Social & Industrial History
The Diaries of a Military Wife During the Second World War
While her husband was serving as a British Army captain, Evelyn Shillington travelled with him whenever she could. She kept a regular diary starting with their arrival home from Hong Kong in 1935, through the turbulence of the Second World War, to a stint in post-war Italy in 1946. As well as commenting on the political situation, the diaries include gossip, humour and even a meeting with Princess Elizabeth.
Bandaging the Blitz
Phyll Macdonald-Ross was a trainee nurse at Hackney Hospital in London’s East End when war was declared in September 1939. Her memoir recalls the rigid discipline and hard work of nursing, and the harrowing experience of tending the injured and dying during the Blitz in London, but also friendship and mischief, and the beginning of a lifelong love affair. The story was presented in 2015, Phyll’s 95th year, by her grandson ID Roberts.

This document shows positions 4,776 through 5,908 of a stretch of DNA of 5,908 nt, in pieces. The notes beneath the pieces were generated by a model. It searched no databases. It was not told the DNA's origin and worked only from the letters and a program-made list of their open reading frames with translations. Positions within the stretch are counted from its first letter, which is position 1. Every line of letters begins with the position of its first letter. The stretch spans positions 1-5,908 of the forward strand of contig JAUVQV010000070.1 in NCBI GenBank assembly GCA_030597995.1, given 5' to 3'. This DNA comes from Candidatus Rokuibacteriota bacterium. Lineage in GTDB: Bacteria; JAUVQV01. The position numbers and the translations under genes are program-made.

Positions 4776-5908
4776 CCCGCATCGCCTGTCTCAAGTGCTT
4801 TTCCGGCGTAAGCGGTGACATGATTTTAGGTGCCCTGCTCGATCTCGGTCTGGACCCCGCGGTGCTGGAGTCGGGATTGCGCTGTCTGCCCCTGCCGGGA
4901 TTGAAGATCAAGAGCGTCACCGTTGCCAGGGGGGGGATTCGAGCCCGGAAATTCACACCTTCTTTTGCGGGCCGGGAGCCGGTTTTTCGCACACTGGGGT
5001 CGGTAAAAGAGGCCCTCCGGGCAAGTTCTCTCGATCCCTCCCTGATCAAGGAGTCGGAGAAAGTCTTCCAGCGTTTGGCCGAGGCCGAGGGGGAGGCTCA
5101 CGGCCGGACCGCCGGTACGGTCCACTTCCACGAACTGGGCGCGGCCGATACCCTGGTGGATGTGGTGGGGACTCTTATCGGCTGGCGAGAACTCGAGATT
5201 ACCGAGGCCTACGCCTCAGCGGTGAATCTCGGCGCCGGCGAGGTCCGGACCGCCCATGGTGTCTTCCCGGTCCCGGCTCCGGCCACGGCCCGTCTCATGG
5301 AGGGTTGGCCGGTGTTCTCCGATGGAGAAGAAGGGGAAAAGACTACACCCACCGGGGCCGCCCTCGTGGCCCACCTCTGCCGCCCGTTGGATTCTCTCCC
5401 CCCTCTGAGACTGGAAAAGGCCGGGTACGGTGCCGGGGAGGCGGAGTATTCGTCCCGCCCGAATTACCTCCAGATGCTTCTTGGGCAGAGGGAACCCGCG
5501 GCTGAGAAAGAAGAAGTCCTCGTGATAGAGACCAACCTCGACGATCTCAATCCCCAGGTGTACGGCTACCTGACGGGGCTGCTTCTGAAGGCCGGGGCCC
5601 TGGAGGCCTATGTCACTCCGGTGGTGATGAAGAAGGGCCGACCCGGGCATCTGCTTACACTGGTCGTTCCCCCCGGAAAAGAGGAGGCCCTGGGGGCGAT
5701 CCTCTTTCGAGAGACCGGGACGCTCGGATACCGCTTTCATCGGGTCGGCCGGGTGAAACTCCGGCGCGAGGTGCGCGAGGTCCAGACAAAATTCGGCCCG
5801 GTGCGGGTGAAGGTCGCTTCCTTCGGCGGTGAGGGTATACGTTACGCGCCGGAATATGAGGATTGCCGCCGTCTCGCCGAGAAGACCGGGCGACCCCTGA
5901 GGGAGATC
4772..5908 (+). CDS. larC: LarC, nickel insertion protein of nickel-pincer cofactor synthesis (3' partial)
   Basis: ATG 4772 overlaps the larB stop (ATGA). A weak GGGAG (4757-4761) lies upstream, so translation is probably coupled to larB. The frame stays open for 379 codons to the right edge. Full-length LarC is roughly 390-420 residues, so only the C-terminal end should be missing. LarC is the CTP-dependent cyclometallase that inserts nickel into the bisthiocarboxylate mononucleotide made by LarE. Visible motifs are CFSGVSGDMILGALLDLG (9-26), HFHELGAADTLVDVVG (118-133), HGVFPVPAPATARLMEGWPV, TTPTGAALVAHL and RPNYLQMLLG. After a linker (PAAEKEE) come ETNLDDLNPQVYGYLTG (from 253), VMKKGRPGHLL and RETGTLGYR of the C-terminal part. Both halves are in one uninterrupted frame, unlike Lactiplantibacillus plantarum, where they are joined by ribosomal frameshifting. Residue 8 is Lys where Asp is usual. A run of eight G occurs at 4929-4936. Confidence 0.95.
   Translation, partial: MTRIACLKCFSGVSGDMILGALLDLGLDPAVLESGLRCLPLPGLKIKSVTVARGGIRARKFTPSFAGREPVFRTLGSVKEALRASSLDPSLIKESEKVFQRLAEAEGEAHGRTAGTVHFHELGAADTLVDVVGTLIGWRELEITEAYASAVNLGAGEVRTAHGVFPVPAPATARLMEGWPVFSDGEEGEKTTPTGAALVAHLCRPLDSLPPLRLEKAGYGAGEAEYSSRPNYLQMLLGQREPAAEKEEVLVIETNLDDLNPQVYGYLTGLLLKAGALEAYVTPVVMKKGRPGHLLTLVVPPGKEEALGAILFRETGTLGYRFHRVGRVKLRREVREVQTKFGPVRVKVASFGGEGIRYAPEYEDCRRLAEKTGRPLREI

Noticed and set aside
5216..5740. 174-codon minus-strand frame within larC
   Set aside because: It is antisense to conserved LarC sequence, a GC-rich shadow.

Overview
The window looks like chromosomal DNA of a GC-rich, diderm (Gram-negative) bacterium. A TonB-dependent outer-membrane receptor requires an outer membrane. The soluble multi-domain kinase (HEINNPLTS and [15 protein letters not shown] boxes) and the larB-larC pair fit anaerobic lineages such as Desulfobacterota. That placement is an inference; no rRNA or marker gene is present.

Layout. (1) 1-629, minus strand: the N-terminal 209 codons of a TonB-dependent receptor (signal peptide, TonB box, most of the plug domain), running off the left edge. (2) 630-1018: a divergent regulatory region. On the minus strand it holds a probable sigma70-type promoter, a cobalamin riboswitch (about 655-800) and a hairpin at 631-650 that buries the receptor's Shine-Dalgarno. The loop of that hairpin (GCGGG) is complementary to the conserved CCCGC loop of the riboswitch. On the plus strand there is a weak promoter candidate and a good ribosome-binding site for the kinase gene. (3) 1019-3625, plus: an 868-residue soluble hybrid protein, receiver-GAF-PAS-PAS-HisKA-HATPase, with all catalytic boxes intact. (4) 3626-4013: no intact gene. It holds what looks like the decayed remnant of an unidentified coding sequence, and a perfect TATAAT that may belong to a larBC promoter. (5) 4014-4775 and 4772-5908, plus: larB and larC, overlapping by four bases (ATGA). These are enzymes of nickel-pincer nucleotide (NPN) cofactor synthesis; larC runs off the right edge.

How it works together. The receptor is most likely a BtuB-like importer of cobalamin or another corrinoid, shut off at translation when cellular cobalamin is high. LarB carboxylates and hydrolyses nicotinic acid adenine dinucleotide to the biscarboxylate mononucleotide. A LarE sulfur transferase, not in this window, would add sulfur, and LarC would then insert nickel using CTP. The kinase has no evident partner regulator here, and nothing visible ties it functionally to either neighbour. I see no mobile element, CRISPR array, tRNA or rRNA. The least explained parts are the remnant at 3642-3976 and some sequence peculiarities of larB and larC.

Moustaches, Whiskers & Beards
The extravagant whiskers of prominent Victorians such as Charles Darwin and WG Grace seemed impossibly archaic until the recent 'hipster' fashion reinvented the wearing of long beards for young men for the first time since the hippies of the 1960s. This book traces the history of fashions in facial hair from the ancients to the present day.
From Aldershot to Aden: Tales from the Conscripts, 1946–62
Retaining conscription after the Second World War, Britain required all young men to serve for 18 months (and after 1950, two years) unless employed in an exempt trade. Through interviews with 27 men across all the services and throughout the period of National Service, this book characterizes the experiences that shaped a generation, from fighting in Korea, Malaya, Kenya and Egypt to whitewashing coal in the local barracks.